Sean Labar and Shelby Myers were doing a fine business in Richmond on Saturday morning, selling the ‘Keep the Name’ T-shirts they started marketing a few weeks ago amid continuing debate about the Redskins name.
“A good amount, but nothing crazy,” as Labar put it.
Then, not long after Washington’s Fan Appreciation Day practice session ended, their biggest customer of the day arrived in a black Escalade.
“It came across three lanes of traffic and pulled up at the sidewalk,” Labar told me on Sunday. “Two security guys popped out. One guy said ‘Mr. Snyder wants to talk to you.’ ”
Sure enough, Daniel Snyder emerged from the Escalade. He shook Myers’s hand. He shook Labar’s hand.
“Love the shirts, guys, love what you’re doing,” Snyder said.
Labar offered to have some shirts sent to Snyder; the owner said they would pay for them. Then his wife, Tanya Snyder, came out of the car and started sizing the shirts up, before purchasing four of the $15 tees and praising Labar and Myers for their idea.
The Snyders drove off, but 30 minutes later, their security detail returned, purchasing six more of the T-shirts. Labar and Myers sold more than 70 shirts on the day; no one bought more than the team’s owner.
“It was pretty cool, coming from just trying to sell a few shirts, just messing around with it,” Labar said. “Being a Redskins fan my entire life, that kind of reached the pinnacle for us. We always talked about maybe getting a player to get in the shirt, or maybe getting a coach to get in the shirt. But when you have an owner willing to come spend his money on your shirts, that was kind of the ultimate honor.”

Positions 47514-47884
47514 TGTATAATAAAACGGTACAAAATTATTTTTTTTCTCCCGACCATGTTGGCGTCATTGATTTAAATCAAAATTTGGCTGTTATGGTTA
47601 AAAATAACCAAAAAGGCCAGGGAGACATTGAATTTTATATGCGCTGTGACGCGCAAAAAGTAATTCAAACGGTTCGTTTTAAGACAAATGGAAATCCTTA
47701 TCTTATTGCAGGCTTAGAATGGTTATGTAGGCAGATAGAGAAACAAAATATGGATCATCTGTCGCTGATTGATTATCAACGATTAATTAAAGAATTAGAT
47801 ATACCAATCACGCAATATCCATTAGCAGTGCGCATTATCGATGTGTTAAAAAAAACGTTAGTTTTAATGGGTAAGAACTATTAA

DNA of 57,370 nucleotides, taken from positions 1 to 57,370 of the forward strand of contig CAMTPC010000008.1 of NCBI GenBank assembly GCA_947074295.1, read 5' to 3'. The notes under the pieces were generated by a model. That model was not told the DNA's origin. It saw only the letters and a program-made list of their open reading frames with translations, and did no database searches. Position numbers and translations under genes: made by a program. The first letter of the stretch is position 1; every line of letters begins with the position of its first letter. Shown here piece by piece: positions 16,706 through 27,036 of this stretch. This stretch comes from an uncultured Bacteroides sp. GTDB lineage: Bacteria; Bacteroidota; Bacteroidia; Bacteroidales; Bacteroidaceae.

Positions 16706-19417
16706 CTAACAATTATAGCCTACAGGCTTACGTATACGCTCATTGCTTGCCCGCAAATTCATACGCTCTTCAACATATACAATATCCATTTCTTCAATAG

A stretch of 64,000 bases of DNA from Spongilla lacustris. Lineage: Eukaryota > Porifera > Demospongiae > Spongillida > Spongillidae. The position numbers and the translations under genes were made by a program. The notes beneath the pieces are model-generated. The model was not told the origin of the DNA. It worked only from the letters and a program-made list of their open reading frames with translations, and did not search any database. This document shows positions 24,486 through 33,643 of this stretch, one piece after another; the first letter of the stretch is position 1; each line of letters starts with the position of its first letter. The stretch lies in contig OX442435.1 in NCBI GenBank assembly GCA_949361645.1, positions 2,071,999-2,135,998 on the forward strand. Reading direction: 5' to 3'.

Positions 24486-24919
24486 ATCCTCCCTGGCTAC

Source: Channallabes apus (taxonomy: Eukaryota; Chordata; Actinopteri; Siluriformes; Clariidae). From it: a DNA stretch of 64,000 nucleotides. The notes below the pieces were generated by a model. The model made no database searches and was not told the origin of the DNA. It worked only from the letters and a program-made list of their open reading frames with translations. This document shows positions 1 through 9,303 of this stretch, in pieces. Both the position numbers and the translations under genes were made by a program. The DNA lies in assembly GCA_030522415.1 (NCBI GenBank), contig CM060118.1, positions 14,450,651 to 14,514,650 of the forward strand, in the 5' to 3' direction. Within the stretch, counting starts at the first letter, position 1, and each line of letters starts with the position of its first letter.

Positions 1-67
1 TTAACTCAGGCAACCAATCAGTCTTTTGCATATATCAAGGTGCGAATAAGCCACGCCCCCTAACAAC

Labar, 26, is a sports journalism student at Towson. Myers, 24, works in sales. Labar is a lifelong Redskins fan who used to live in Richmond; he thought the T-shirts would be popular with Redskins fans and would help demonstrate his own support for the name he grew up with.
“I’ve always been a Redskins fan, and always identified with the pride that was associated with the name,” he wrote. “I grew up singing Hail to the Redskins and watching Chief Zee get the crowd excited. There is just too much history that is associated with the name.”
Labar was just going to stick with “Keep the Name” shirts, but Myers’s father — who has a background in graphic design — came up with the logo. (Their feathers are not exactly like those in the team’s official image.) They sell the shirts on eBay and on their Web site, and through their Twitter account (@HTTRKeep) and e-mail address. When they wear the shirts out in public, they’re often stopped by people who ask how to get one.
The couple spent about a month securing a vendor’s permit in Richmond at the corner of Leigh and Hermitage; Labar plans to go back at least three or four more times before training camp ends. They’re also trying to secure a position outside FedEx Field so they could sell shirts to fans entering and leaving games this fall. (Last season, you might recall, someone else was distributing “I Support the Name” pins at FedEx Field.)
Labar understands that not everyone agrees with his stance, and he’s been confronted by people who don’t like the name or his shirt. He’s also received Facebook messages and e-mails from people unhappy with his product.
“I knew that comes with the territory,” he said. “I say, ‘I’m just a fan. I know where you’re coming from, but we’re going to grind it out until people stop buying them.’ This was a way to make money, but it’s also something I believe in. I just saw a need.”